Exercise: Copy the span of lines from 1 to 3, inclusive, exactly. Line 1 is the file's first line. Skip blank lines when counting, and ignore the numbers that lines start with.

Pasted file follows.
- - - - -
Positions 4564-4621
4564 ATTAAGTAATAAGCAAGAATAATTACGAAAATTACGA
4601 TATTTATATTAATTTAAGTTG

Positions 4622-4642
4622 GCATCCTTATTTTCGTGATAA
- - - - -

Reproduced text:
Positions 4564-4621
4564 ATTAAGTAATAAGCAAGAATAATTACGAAAATTACGA
4601 TATTTATATTAATTTAAGTTG